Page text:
Under the governor's budget plan for Fiscal 2014, Peabody, along with many other cities and towns, would get a decent bump in state aid. We're talking around 2 percent, in fact.
According to local aid budget documents available on the state's website, Peabody is due to receive $25.48 million in total aid from the state by the close of Fiscal 2013 in June. The figures for FY14, however, total at $26 million.
That's still about $3.5 million shy, however, of what Peabody received back in 2007, which has steadily decreased each year since then except for in FY2012.
The increase of $523,873 for FY2014 would be evenly split between education and general government aid.
The Chapter 70 allotment is slated for a $153,725 increase, along with $86,940 in the school choice tuition offset and $21,280 more in charter tuition reimbursements.
General government aid would increase by $261,989 -- the city would receive about $230,000 from an Annual Formula Local Aid (which is new to the budget) plus about $28,000 more in veterans benefits and some other small changes.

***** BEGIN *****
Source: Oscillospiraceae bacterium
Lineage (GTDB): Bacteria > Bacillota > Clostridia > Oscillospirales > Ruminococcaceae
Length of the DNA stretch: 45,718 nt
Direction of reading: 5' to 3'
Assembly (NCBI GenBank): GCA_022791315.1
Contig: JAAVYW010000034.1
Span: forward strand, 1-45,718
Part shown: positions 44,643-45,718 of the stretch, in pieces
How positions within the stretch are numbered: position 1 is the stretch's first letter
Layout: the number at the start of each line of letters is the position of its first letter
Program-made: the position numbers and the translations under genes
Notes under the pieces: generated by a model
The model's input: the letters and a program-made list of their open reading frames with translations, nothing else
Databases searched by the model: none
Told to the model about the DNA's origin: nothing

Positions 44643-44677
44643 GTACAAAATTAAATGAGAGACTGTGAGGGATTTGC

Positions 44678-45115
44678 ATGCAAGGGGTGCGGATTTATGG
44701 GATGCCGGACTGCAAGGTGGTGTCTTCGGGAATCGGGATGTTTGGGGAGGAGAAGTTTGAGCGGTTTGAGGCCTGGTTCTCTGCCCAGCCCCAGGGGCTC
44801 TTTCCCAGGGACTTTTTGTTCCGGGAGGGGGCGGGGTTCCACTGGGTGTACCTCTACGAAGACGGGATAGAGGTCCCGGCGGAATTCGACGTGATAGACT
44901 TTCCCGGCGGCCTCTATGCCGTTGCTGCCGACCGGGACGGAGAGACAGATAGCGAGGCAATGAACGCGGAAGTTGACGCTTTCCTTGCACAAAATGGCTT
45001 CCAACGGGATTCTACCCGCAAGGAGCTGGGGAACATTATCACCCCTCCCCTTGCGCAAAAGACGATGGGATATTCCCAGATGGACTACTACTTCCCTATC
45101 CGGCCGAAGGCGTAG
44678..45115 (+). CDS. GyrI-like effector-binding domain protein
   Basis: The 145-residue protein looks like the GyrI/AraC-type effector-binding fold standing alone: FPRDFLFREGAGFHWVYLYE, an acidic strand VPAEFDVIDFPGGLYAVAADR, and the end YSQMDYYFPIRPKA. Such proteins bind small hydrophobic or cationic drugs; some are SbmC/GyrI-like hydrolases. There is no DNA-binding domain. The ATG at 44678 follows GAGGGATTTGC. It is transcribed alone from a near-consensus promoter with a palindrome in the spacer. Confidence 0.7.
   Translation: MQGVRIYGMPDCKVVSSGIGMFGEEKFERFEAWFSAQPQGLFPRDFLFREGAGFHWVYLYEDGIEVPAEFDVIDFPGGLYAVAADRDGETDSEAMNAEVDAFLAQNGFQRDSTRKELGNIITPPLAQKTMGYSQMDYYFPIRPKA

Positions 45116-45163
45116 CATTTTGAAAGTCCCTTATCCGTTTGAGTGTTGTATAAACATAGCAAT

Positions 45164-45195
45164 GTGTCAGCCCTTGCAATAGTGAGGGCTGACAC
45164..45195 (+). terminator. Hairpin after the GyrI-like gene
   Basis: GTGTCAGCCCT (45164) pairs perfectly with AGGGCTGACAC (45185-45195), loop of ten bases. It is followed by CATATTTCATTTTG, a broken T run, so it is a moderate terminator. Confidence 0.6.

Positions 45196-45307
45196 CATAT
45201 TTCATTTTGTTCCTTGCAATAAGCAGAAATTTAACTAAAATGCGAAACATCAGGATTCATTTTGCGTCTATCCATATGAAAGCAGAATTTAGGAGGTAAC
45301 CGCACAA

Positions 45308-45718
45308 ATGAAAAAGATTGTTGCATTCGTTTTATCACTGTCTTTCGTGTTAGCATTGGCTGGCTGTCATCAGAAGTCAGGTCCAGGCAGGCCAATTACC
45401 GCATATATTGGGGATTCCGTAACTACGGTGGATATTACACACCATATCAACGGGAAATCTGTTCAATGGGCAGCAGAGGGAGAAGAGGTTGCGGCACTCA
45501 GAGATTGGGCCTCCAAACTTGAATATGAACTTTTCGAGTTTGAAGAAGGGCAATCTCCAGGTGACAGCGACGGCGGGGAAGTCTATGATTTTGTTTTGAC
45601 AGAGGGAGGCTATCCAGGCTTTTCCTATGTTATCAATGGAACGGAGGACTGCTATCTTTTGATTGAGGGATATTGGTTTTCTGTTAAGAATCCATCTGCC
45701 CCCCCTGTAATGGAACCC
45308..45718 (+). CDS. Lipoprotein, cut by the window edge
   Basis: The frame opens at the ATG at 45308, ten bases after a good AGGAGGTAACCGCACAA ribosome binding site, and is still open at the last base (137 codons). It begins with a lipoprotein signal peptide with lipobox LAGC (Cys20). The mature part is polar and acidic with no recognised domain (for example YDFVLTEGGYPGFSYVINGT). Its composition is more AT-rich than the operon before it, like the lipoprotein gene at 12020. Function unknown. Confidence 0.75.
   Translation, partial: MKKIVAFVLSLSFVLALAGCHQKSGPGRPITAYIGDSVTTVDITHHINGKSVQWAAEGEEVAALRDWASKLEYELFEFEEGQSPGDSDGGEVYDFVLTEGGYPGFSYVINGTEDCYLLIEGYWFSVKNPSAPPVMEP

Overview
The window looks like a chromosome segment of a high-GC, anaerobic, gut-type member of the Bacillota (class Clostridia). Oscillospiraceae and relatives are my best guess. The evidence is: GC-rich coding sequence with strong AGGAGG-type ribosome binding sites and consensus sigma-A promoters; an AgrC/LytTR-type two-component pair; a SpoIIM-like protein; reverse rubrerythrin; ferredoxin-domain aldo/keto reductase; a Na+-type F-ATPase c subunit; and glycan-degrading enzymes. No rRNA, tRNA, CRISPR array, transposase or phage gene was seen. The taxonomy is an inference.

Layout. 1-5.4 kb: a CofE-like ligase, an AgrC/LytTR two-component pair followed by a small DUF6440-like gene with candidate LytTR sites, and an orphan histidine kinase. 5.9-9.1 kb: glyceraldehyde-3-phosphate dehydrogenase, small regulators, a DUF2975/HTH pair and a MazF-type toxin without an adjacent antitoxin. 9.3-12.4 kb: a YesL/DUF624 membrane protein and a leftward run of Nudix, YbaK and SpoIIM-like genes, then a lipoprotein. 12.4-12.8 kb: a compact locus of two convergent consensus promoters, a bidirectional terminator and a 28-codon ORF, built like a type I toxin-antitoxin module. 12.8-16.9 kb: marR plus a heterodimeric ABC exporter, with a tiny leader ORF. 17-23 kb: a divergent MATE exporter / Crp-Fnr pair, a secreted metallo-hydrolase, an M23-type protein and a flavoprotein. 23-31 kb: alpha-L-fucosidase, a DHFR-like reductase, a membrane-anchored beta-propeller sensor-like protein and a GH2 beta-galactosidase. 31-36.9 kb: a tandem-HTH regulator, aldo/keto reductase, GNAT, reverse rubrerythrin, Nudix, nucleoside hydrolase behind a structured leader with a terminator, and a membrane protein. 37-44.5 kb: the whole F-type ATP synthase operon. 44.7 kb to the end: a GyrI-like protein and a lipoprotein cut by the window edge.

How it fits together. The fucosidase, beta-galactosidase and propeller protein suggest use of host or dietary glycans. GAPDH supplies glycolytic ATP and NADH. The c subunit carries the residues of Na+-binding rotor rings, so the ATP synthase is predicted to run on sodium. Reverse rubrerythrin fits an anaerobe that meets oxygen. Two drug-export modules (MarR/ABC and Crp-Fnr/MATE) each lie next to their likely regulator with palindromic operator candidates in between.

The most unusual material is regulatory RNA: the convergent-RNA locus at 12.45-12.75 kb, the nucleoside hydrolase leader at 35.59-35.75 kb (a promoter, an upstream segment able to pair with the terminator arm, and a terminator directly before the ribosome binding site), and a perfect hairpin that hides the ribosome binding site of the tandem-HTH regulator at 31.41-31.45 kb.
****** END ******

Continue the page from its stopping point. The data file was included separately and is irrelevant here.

Gov. Patrick's budget proposal adds the abovementioned formula line item proportionately for cities and towns, factoring in income, property wealth and population. By contrast, Lynnfield is slated to receive about $27,067.
Starting in Fiscal 2015, Patrick plans to place 25 percent of that aid in a reserve account for incentive-based aid to cities and towns, rewarding eligible municipalities for strong fiscal management, managing health care costs, etc.
Patrick has put forth an ambitious $34.8 billion budget proposal that would make significant investments in education and transportation by raising $1.9 billion in revenue, through a combination of tax hikes and eliminating some tax breaks.
Both the Mass. House and Senate will way in on the proposal in the coming months, each presenting their own budgets before coming to a joint resolution.
State Rep. Ted Speliotis says he's not in favor of the tax hikes and points out the local aid increases may disappear in the final budget, while freshman state Sen. Joan Lovely has not taken a position on the budget yet.